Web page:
How do we study literary and cultural products created in Taiwan, Hong Kong, Malaysia, Singapore, and those created by Chinese-educated Tibetan, Uyghur, Manchurian, or Mongolian authors and artists? Are they Chinese? Or not? How might their places of production bring about literary and cultural subjectivities that are distinct from those from mainland and Han-dominated China (i.e., the conventional domain of Chinese humanities studies)? How do writers and artists deliberately record, or even create, their own unique and place-based senses of identity? How do they struggle with the ideas of exile, diaspora, colonization, decolonization, autonomy, assimilation, resistance--both in relation to China and within global geopolitics--while also striking out on their own to depict the joys and sorrows of human everydayness?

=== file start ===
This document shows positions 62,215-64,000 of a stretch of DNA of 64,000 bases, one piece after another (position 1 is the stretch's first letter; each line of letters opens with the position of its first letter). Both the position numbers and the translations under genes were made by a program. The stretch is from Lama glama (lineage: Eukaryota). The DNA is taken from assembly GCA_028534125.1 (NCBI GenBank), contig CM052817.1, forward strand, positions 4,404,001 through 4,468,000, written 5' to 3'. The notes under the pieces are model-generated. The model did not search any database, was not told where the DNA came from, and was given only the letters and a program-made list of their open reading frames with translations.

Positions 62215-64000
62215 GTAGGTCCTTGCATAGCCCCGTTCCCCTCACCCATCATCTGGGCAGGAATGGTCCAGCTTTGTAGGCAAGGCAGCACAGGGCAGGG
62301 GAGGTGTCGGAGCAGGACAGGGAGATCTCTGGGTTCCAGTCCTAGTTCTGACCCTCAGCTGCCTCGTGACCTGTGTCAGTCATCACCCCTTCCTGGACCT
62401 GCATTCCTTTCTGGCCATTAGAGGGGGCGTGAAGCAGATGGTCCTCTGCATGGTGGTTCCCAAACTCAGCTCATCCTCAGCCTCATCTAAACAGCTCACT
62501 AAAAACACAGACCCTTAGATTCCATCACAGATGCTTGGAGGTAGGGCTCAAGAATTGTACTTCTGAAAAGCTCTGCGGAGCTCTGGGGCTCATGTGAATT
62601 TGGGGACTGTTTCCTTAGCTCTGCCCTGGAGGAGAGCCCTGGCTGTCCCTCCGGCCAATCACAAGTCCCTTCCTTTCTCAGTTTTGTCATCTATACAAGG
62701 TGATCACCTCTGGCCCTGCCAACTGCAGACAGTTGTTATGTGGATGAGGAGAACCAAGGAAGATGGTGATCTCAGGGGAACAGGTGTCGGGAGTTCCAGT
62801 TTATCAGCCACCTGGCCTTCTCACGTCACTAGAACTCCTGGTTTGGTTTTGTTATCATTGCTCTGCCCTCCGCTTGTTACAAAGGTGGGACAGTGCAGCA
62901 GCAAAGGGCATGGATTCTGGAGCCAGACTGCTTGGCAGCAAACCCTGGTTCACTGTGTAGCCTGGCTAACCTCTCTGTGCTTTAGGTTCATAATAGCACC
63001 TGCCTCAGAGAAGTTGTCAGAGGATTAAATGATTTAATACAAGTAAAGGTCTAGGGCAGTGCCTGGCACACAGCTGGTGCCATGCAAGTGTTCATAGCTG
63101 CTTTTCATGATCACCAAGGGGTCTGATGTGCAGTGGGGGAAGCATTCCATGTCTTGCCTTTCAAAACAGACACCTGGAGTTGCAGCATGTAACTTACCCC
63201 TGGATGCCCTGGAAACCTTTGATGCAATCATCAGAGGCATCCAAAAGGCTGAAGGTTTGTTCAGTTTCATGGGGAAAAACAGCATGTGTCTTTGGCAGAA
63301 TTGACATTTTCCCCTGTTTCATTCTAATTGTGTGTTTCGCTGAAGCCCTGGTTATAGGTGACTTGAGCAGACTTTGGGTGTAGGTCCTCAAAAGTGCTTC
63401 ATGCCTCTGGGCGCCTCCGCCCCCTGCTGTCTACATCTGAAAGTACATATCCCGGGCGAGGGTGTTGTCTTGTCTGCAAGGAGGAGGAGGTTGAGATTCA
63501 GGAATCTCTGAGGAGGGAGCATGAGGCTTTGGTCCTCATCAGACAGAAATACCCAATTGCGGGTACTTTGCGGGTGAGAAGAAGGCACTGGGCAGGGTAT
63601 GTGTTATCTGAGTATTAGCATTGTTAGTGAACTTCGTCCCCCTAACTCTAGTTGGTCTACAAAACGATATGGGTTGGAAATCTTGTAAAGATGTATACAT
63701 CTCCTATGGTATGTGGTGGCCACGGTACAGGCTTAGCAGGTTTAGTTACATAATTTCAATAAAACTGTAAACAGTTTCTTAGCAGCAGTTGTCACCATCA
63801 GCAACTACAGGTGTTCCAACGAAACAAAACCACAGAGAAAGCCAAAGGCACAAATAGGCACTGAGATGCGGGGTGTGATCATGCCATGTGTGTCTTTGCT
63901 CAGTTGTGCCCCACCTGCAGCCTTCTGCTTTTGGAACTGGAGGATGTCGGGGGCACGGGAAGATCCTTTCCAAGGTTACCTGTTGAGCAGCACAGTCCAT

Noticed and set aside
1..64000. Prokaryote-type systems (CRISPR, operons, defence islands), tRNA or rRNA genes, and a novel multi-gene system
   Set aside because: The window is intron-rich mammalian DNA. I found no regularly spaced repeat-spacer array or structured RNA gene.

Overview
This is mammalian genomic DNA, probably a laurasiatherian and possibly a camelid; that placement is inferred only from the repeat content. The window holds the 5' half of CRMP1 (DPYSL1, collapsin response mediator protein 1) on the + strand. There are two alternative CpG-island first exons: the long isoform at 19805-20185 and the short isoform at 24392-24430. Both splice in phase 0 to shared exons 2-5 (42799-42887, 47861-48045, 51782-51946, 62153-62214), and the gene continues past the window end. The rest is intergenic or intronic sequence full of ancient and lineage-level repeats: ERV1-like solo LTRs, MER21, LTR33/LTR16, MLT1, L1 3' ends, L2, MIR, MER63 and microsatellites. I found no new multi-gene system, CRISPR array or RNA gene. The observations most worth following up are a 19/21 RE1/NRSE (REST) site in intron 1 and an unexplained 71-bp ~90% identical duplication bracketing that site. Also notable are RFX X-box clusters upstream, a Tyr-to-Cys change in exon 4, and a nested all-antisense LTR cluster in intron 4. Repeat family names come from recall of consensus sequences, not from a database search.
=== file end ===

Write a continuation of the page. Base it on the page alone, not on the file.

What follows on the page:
This discussion-heavy course introduces students to a representative set of 20th-and 21st-century literary and cultural texts from some of these locales under the umbrella concept of the Sinophone. As Shu-mei Shih defines it, Sinophone aims to describe "Sinitic-language cultures and communities on the margin of China and Chineseness" where these cultures and communities engage in their own place-based cultural productions. It alerts us to the heterogeneity in the "Chinese-speaking world" and the relations of power that effected such heterogeneity. Students will read literary texts alongside relevant theoretical and historical writings, and parts of the course may include film and other cultural products as objects of critical examination. The course will be conducted in English, and all reading materials will be in English translation.